In this day and age, everyone seems to feel that because they own a hand held device with a camera, that makes them a photographer. They post on social media and get lots of likes and therefore believe they are a photographer.
True, there are many applications that allow you to retouch and alter photos from your phone to make them look really great but are they professional quality? Can phones replace the work of professionals?
In my opinion the answer is no.
Most photographers I know and who I’ve worked with have not only studied in photography and have a degree but they’ve also worked in the field for many years, moving up the ranks from studio manager to assistant to eventually becoming a professional photographer themselves.
Anyone who works in this field, knows that. Most professional photographers and crew working in the photography industry usually has years of experience and an eye.
A photo shoot is very complex and usually involves a crew of experts. Depending on the kind of shoot, there can be many people involved such as; Assistants, wardrobe stylists, hair & make up stylists, producers, location scouts, food stylists, casting directors, etc.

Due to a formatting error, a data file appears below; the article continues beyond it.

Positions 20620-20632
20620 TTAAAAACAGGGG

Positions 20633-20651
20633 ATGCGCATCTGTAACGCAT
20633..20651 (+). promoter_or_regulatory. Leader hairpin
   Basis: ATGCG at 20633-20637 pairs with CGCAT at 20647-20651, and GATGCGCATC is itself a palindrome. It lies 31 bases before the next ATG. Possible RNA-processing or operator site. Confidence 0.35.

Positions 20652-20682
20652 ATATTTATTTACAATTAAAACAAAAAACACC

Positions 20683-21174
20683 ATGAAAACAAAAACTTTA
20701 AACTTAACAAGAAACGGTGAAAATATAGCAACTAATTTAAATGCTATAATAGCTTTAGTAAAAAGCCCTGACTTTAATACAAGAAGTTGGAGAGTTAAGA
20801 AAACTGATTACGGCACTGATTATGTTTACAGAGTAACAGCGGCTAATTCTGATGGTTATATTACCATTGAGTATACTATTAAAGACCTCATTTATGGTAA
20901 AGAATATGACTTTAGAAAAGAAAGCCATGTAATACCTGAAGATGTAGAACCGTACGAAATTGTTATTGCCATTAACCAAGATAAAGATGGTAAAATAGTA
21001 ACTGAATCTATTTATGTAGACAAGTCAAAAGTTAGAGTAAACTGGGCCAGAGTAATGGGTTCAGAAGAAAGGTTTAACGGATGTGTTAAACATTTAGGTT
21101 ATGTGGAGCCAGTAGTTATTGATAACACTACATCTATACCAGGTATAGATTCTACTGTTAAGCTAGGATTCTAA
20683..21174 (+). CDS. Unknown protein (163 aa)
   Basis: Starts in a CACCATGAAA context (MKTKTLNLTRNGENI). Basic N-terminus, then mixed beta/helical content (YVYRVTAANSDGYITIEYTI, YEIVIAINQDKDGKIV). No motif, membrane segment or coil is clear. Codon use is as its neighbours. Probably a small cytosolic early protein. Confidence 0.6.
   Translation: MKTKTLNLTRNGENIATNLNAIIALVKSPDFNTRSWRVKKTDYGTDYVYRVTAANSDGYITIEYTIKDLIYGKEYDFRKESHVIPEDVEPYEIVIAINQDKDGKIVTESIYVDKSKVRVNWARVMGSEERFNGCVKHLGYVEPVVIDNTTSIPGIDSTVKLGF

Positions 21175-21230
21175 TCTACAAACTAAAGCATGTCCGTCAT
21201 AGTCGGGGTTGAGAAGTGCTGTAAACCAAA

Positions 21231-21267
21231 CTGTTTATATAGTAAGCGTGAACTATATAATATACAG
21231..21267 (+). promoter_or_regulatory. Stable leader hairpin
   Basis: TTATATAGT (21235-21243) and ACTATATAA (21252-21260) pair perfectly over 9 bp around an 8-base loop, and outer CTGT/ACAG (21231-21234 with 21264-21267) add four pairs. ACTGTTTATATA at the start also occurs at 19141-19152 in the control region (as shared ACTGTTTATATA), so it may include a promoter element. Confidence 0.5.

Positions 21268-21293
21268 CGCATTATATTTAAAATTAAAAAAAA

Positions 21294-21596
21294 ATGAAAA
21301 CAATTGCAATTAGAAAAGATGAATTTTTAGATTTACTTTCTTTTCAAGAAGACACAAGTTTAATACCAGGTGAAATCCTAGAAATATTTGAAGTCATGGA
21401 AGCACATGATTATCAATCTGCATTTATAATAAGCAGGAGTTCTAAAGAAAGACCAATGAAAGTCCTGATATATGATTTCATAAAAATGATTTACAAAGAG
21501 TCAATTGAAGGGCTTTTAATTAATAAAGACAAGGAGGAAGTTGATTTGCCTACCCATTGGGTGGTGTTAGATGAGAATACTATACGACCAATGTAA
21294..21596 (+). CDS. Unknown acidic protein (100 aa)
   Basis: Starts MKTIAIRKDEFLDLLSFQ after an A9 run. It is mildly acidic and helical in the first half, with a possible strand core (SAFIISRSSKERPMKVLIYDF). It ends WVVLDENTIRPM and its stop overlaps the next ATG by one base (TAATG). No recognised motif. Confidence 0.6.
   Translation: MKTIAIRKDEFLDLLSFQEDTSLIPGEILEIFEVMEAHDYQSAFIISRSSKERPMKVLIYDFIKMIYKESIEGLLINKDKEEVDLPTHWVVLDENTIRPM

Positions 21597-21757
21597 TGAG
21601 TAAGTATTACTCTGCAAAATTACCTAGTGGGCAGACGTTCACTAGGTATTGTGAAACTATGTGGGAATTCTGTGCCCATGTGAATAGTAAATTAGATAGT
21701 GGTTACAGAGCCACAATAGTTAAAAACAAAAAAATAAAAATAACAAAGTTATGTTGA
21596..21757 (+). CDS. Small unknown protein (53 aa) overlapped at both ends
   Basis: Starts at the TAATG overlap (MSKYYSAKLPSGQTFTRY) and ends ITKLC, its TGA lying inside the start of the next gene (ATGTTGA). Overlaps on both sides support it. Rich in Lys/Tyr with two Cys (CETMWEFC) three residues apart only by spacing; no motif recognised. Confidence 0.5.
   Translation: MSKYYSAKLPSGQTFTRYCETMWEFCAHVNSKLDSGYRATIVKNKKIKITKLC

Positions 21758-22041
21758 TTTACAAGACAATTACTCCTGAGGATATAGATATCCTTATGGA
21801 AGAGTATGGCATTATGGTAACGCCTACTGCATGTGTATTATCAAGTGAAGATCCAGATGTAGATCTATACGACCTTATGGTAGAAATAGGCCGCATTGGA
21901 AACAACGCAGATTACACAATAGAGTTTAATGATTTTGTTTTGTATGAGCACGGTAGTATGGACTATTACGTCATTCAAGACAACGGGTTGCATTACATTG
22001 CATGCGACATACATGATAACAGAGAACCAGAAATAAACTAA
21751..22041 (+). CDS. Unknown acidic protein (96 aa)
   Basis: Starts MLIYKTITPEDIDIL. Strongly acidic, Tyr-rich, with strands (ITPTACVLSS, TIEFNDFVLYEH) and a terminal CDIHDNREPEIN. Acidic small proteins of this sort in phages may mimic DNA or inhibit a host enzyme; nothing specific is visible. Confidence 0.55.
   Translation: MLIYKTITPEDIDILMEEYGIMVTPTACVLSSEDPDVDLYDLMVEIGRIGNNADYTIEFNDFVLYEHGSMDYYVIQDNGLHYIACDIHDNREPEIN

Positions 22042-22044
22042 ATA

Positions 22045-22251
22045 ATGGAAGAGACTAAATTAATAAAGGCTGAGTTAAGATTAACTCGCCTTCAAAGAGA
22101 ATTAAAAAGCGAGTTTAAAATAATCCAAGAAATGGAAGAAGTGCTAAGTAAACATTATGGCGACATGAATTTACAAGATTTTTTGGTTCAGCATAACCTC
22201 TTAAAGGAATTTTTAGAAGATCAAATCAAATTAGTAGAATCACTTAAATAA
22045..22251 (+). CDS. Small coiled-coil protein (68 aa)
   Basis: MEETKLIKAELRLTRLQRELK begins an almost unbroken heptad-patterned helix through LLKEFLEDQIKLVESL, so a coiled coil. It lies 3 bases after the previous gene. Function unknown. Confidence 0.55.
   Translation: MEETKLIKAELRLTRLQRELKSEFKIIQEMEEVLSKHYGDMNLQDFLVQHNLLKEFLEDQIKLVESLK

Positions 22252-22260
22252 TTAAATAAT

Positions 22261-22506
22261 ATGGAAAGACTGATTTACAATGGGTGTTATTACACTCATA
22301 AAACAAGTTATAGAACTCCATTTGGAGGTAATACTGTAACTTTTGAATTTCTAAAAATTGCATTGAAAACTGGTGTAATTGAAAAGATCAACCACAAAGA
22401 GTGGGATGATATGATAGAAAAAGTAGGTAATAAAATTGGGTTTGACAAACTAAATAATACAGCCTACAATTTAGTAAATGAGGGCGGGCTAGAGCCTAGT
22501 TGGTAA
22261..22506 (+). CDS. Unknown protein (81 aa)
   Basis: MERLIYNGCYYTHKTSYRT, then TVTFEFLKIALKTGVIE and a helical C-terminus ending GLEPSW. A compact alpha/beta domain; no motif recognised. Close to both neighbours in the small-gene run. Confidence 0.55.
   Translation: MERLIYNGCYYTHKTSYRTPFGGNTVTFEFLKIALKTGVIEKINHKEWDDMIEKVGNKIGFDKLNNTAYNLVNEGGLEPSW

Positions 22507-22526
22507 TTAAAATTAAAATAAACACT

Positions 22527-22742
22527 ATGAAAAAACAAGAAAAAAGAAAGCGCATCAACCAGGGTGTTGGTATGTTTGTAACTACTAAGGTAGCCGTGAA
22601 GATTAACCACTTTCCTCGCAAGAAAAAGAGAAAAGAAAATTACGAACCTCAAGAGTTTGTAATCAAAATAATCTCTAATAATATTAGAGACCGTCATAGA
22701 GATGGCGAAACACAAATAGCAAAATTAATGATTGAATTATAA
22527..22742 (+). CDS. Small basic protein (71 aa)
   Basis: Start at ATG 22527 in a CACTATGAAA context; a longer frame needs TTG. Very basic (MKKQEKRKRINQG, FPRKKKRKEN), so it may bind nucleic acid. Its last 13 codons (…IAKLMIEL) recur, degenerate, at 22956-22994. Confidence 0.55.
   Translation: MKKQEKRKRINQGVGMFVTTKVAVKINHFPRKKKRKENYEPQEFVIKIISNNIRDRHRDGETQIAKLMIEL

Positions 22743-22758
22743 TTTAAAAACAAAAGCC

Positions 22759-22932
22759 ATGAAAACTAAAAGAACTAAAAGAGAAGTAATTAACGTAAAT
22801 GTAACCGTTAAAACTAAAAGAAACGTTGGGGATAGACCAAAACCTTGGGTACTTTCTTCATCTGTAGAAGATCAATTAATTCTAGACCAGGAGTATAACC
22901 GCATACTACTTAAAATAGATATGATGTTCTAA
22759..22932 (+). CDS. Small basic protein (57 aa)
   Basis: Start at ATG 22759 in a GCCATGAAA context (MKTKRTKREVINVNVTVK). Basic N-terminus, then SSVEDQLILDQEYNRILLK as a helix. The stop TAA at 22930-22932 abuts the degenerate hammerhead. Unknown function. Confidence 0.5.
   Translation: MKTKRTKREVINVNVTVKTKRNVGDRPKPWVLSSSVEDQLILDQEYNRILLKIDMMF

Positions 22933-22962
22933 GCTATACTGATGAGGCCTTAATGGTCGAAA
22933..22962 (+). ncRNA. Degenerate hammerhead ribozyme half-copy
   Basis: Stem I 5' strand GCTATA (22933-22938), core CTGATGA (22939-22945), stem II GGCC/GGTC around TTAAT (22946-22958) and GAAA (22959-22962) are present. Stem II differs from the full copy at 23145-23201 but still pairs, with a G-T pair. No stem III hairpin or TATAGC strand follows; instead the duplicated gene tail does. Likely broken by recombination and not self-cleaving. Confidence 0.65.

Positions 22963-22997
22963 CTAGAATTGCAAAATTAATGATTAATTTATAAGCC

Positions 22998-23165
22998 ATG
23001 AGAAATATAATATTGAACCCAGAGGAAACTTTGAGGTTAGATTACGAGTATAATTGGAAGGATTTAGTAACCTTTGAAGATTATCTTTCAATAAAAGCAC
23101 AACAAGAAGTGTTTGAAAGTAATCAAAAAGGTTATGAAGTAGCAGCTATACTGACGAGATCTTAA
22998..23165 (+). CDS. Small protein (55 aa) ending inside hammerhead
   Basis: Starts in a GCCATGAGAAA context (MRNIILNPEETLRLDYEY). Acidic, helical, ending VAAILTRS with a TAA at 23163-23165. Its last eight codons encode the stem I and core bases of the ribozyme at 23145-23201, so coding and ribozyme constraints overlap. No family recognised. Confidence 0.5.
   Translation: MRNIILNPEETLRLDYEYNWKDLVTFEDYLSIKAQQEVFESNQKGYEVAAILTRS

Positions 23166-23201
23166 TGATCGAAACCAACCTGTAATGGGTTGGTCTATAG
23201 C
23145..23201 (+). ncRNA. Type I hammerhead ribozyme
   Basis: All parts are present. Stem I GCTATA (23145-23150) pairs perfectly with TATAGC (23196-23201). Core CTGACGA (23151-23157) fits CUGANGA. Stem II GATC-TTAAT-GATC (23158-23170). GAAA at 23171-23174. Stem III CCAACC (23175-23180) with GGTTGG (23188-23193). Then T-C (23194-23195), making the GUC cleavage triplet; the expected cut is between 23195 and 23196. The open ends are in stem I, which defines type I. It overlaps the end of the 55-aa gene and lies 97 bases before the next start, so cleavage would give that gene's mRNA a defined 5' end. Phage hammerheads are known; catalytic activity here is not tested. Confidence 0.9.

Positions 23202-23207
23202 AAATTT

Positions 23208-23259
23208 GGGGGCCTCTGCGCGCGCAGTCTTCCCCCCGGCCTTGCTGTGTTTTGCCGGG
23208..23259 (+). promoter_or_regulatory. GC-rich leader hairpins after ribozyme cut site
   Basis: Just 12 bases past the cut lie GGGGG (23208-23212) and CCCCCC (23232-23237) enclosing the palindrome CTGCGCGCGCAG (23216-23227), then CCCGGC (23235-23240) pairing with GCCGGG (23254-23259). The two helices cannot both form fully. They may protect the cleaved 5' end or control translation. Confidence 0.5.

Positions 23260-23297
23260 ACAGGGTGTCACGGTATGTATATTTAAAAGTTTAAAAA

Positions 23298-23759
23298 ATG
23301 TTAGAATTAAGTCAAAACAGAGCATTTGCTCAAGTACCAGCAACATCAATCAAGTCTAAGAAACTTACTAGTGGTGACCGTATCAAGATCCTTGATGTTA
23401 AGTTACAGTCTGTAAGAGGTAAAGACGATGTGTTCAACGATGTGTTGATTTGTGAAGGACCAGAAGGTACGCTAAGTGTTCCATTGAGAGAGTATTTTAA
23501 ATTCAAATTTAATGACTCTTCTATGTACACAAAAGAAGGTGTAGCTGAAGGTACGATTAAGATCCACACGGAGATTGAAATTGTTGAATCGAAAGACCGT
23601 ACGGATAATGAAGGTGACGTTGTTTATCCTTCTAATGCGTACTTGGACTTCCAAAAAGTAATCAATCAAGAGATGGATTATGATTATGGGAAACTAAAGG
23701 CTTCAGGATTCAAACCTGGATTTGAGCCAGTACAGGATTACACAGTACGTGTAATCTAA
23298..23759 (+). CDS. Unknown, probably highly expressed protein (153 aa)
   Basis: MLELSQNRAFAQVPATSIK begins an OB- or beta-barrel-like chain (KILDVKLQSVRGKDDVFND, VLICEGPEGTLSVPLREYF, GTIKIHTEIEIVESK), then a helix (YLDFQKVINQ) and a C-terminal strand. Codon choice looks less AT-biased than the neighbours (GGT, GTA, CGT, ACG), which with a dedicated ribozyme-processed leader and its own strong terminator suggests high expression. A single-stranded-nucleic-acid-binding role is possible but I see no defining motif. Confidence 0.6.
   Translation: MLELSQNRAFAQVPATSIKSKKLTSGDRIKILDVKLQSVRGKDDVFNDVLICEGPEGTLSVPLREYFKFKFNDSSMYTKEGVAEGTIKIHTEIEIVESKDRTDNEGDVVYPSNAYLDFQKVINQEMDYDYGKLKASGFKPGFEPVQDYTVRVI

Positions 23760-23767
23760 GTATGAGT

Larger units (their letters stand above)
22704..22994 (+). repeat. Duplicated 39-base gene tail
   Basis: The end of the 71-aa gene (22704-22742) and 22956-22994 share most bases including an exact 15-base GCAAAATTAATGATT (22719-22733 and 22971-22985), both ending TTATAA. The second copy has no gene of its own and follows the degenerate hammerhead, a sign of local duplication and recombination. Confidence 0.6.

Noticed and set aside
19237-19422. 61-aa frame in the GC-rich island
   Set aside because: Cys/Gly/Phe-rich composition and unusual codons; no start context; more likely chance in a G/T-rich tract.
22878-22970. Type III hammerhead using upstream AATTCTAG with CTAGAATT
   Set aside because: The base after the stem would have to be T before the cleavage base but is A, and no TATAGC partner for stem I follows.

If you have ever been on a professional photography shoot, you know how much work is involved and how important each person is to the final shot.
A photographer for example knows how to get what he/she needs from a model. It’s not a fluke or an accident or a matter of using an app to create a feeling, its a talent, it’s years of experience.
Food and still life photographers I’ve worked with, are magicians with an eye for detail and techniques that have been perfected over many years.
Yes, lots of people can take great photos with their phones and use apps to alter and make them look good but in my opinion, no one can replace a professional.
At MeatMarket Photography, we know the difference and only showcase the very best in the professional photography industry.
My father was a really great amateur photographer who use to constantly take photos of us 4 kids and anything and everything he saw around him that inspired him.
One time a friend of his looked at one of his shots and asked him ” What kind of camera he was using” My father replied ” it’s not the make of camera but the photographer behind it, that makes the shot”